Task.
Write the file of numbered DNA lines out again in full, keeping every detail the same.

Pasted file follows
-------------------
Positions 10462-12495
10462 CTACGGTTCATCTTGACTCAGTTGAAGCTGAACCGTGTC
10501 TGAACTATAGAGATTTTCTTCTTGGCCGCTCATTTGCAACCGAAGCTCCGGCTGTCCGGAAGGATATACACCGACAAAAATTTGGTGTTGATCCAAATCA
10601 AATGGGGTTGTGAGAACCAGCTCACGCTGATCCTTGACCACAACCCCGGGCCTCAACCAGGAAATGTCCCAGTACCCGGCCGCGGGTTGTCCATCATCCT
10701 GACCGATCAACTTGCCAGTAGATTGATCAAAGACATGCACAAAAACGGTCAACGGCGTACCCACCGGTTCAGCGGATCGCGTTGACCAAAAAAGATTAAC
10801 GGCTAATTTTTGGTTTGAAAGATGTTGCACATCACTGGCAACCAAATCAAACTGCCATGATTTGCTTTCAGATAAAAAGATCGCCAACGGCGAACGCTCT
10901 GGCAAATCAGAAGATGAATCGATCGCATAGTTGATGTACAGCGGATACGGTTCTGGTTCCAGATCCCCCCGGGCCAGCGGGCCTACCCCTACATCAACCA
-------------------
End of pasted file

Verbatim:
Positions 10462-12495
10462 CTACGGTTCATCTTGACTCAGTTGAAGCTGAACCGTGTC
10501 TGAACTATAGAGATTTTCTTCTTGGCCGCTCATTTGCAACCGAAGCTCCGGCTGTCCGGAAGGATATACACCGACAAAAATTTGGTGTTGATCCAAATCA
10601 AATGGGGTTGTGAGAACCAGCTCACGCTGATCCTTGACCACAACCCCGGGCCTCAACCAGGAAATGTCCCAGTACCCGGCCGCGGGTTGTCCATCATCCT
10701 GACCGATCAACTTGCCAGTAGATTGATCAAAGACATGCACAAAAACGGTCAACGGCGTACCCACCGGTTCAGCGGATCGCGTTGACCAAAAAAGATTAAC
10801 GGCTAATTTTTGGTTTGAAAGATGTTGCACATCACTGGCAACCAAATCAAACTGCCATGATTTGCTTTCAGATAAAAAGATCGCCAACGGCGAACGCTCT
10901 GGCAAATCAGAAGATGAATCGATCGCATAGTTGATGTACAGCGGATACGGTTCTGGTTCCAGATCCCCCCGGGCCAGCGGGCCTACCCCTACATCAACCA